Depending upon your child's status - only child or youngest - it is here, graduation, the last high school event you will attend as a spectator. Your grad-to-be is a whirlwind of conflicting emotions: excited, happy, melancholic, confident, nervous, wary, maybe even a bit incredulous that the day is finally here; you of course, are containing those same feelings.
As soon as the first five or six notes of "Pomp and Circumstance" are played, you will either be swallowing a lump as big as a baseball, or you will be full on leaking tears, perhaps a fist pressed against your mouth, or dabbing a tissue about your eyes either frantically or with discretion, as you crane your neck or strain forward seeking to spot your grad walking jauntily into the stadium or auditorium.
The name for the song (actually entitled "Pomp and Circumstance Military Marches") was taken from Act III of Shakespeare's "Othello:"
The spirit-stirring drum, th'ear-piercing fife,
The royal banner and all quality
Pride, pomp and circumstance of glorious war!"
It may not be a total stretch to think of high school, of those teenage years from 14 to 18, as a sort of war, a war of words, of will and of wisdom. And not just between parent and child, but also between student and teacher, student and student, maybe even student and themselves.
As you sit there at the ceremony, filled with pride and awe, you might also be fast-forwarding a month, six, or eight weeks ahead to when your high school grad becomes a college freshman and you will have to face the empty, half empty, maybe a quarter empty, nest. My two oldest graduated from New Canaan High in 2001 and 2003, and so I have had a my nest emptied piecemeal; my daughter will graduate next June, and my baby will christen my nest officially empty in 2014.
Some words of advice are in order. Number 1: Seek out other moms and dads who are in the same newly rocked boat, as well as those whose children - as well as themselves - have gone before you. Support is always a good thing. Number 2: Do not turn your child's bedroom into a guest room, office or home gym. Not yet. For the next two or four years, they will still be coming home for holidays and the summer and do not need to feel as if you have discarded them, not to mention all of their stuff, their memories, their childhood. And one last recommendation: If they don't declare a major right away, or if they change from one to another, do not push them, and do not panic. All children - whether they are five or 25 - need to find their own way, feel it out. They felt enough parental and societal pressure pre-graduation. Ease up and allow them to flap their wings.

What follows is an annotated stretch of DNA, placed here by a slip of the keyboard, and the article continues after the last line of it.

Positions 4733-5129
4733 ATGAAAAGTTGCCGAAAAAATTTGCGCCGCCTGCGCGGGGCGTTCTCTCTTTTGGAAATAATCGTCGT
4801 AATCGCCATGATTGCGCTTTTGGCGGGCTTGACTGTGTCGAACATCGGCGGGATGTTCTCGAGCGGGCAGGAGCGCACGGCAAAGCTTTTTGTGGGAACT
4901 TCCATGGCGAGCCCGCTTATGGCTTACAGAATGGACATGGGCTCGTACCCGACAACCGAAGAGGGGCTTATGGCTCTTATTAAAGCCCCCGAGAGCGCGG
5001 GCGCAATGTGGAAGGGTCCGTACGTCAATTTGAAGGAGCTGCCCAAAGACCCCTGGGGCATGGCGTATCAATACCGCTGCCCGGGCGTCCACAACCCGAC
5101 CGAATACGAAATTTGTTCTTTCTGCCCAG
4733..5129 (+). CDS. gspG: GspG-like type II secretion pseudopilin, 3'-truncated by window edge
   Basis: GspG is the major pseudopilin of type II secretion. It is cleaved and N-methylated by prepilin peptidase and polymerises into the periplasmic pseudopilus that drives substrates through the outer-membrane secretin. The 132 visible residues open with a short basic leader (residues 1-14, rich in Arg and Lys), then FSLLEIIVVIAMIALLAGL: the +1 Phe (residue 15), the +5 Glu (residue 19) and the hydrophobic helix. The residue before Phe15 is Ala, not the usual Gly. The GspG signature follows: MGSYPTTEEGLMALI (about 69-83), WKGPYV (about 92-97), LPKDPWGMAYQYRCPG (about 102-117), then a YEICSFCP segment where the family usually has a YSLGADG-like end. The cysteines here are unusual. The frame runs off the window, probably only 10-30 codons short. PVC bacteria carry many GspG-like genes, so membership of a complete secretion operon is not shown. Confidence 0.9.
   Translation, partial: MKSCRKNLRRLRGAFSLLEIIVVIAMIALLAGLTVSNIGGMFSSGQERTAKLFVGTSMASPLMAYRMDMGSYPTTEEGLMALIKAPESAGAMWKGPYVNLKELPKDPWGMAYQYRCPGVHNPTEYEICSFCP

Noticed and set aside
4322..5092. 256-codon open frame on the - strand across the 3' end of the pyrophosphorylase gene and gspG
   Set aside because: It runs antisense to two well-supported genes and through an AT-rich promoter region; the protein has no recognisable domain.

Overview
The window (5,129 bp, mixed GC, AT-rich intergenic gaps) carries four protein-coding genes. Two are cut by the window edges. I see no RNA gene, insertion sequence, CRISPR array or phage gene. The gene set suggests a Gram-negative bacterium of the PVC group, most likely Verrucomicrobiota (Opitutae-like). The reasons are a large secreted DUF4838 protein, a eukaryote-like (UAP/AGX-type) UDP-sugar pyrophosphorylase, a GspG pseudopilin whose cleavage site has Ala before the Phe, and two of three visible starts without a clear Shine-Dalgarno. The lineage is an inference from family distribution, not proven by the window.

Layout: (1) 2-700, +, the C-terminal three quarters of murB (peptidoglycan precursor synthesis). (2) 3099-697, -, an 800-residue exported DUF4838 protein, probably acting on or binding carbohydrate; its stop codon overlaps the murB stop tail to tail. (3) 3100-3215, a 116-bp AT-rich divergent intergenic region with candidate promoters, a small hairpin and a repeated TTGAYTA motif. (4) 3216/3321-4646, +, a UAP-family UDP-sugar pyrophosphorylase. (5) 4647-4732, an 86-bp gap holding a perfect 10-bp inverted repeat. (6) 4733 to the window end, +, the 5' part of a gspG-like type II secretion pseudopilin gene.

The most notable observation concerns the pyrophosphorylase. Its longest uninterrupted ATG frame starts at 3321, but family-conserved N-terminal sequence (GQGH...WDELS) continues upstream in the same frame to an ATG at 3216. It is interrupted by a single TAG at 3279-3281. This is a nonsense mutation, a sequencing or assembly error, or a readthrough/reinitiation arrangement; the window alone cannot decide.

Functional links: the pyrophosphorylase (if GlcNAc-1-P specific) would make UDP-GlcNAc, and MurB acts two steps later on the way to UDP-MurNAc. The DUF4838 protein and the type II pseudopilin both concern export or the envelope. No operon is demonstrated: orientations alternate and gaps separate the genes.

A lot of seniors may have known as freshman where they wanted to attend college, and perhaps a majority saw that goal come to fruition. Conversely, there are those who will make do with a second or third choice for the time being; or maybe they will grow to love where the fates led them. A few of you will have graduates who will be taking a 'gap" year before college, and there will be those who intend to pursue something else altogether; no matter what your child chose to do, you should be as proud of the daughter who wants to work with gardens and ivy as the son who studies at an ivy covered campus.
My oldest chose not to enter college before the military. This was not a popular, nor understood by the majority, choice at all. But I felt so fortunate that I had a child who knew - and who had known - exactly what he wanted to do with his life, even, as I said, it was an unusual, hardly traditional for our area, decision. Maybe your child has selected the road less traveled, too. Be happy.
Be happy all of you, for although we may think of the words "graduation" and "commencement" and envision an end, the meaning of the word "commencement" is: "an act or instance of commencing; beginning."
May your child's beginning be a wonder.